Kerry Earnhardt loves working in the family business
By David Williams
Published in Sports on August 18, 2004 1:57 PM
So, what did you do with your Monday?
Probably got up, got dressed, took the kids to school and headed off for a day's work.
Welcome to the life of up-and-coming stock car star Kerry Earnhardt.
"I woke up, took my 12-year old and her friend to school," Earnhardt said.
This is where daily life for all of us and life for the oldest son of NASCAR's famed Dale Earnhardt part ways.
Well, sort of -- this is his day at work.
"I went to DEI (Dale Earnhardt Inc.), had a few meetings, put a seat in a car that we're doing a brake test for next week, then to the airport to come here."
Earnhardt was in Goldsboro Tuesday, signing autographs, meeting fans and helping to raise money for the county's high school chapters of the Future Farmers of America. He spent much of the late afternoon at Chevrolet Cadillac of Goldsboro, meeting and greeting fans that had been waiting in line for up to two hours just to see him and get an autograph or picture.
Usually Earnhardt spends his time between DEI and Richard Childress Racing on the east coast and Bill McAnally Racing on the west coast, driving in the Grand National West Series this summer and fall. It's all part of the upcoming debut of Earnhardt on the Nextel Cup circuit, scheduled for 2005.
Earnhardt is running a limited number of Cup races with Childress this season -- to ensure he starts next season as a rookie -- and he felt he needed more seat time.
"Richard is good friends with Bill McAnally," Earnhardt said. "So Richard gave him a call and put it all together to go out there and race the little short tracks ... keep my skills and everything together."
Earnhardt said the Grand National circuit is teaching him valuable lessons for next season.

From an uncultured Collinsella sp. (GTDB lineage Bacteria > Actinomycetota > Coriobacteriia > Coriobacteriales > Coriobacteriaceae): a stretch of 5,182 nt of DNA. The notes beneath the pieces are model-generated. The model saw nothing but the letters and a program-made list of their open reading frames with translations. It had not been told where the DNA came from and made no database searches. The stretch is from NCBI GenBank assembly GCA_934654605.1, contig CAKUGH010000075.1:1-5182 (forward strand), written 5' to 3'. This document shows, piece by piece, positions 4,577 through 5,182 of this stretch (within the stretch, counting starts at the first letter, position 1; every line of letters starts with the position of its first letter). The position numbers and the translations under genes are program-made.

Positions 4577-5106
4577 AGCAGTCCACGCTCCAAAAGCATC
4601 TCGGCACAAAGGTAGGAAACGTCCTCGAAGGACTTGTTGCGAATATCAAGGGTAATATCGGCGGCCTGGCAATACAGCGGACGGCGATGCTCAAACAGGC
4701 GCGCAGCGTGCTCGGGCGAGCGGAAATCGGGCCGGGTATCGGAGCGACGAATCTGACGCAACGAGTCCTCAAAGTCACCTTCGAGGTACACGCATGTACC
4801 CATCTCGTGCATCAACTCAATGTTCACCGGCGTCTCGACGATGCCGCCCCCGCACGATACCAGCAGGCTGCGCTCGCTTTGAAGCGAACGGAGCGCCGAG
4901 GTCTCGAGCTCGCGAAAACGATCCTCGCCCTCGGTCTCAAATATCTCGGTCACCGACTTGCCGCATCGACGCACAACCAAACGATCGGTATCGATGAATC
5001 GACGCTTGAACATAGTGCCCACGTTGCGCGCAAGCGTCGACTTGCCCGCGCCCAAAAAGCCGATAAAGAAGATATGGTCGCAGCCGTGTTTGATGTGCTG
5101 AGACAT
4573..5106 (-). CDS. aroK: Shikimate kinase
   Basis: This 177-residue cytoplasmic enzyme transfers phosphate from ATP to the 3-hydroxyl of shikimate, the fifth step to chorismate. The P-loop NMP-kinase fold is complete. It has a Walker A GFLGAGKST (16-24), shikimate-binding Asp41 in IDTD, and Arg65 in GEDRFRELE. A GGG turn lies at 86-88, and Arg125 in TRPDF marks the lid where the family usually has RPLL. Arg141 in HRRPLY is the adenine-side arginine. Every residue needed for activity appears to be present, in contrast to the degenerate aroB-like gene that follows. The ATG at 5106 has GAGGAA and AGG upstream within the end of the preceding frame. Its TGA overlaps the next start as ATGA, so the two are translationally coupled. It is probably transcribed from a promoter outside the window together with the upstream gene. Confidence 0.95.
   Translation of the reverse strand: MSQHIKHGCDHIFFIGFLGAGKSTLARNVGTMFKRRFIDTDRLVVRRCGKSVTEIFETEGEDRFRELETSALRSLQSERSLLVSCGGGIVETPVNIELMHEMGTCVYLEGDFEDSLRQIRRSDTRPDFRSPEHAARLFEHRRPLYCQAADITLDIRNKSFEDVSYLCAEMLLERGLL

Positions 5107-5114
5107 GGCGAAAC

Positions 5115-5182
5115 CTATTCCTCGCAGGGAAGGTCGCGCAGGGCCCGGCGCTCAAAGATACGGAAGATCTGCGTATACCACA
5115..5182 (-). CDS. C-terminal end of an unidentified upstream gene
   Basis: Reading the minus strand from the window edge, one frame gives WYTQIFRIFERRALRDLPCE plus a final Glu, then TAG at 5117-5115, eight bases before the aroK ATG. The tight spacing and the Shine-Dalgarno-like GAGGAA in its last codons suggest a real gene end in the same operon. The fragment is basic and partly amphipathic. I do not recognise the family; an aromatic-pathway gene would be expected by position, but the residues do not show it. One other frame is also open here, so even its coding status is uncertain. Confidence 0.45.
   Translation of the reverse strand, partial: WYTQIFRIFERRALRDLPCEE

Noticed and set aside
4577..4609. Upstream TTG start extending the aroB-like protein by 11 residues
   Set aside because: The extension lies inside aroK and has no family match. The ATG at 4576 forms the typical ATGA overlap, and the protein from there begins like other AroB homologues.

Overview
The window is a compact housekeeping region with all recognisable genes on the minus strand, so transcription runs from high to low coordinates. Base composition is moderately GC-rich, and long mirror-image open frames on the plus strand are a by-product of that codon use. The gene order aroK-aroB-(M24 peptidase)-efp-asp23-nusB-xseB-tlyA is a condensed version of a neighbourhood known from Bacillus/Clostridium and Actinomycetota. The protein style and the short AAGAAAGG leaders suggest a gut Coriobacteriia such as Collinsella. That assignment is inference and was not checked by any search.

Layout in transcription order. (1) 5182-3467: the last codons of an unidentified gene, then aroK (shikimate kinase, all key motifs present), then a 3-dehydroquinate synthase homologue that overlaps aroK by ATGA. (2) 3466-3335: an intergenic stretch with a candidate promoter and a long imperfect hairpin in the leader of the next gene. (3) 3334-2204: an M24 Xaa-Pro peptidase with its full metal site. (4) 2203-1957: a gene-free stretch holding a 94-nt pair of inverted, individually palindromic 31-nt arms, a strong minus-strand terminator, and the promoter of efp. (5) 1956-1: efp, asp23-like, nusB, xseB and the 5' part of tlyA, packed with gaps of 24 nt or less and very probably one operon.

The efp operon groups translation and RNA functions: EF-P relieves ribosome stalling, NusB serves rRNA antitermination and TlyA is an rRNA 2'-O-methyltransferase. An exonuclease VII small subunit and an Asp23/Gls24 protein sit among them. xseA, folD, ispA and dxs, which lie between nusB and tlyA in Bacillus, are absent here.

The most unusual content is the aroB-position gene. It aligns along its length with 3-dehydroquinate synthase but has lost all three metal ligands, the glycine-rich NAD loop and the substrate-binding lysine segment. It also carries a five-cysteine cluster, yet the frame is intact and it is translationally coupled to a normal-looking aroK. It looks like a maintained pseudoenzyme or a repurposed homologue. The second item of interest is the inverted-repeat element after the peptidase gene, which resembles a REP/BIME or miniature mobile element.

"It involves a lot of patience," he said, "and that plays a key role in the NASCAR Nextel Cup Series."
This weekend, however, a California short track is not on the schedule.
"This weekend we get to go Michigan International Speedway with the No. 33 Bass Pro Shops car and run the Michigan race this weekend and have a good time," said Earnhardt with the slow smile that reminds any race fan of his famous father.
Spending more than a minute with Kerry Earnhardt has to make anyone think of The Intimidator. The son has the same features, the same brushy mustache, the same twinkle in his mischievous eyes, and the same friendly way with the fans.
While some sons might not want to live as a reminder of their fathers, Kerry does not ever tire of hearing how much he looks like Dad.
"No, I don't, he said. "And I really shouldn't. That's a big compliment to me. To resemble Dad, and the achievements he had in life."
Earnhardt, now age 34, can't say he jumped into racing as a boy. He has done other things -- he just didn't like them as well as he did racing.
"I've tried everything else -- no, I don't," he said when asked if he ever wanted to do anything else. "I've been in textiles, worked at the dealership as a mechanic and in customer service. Nothing was making me happy until I started racing."
And the best thing about being a stock car driver?
"Racing is the best part," Earnhardt said. "But outside of that it's meeting all these fans out here and hearing the stories they have to tell. It's amazing the people I run into that's met Dad and Dale Jr. and hear the stories they tell about when they met them."
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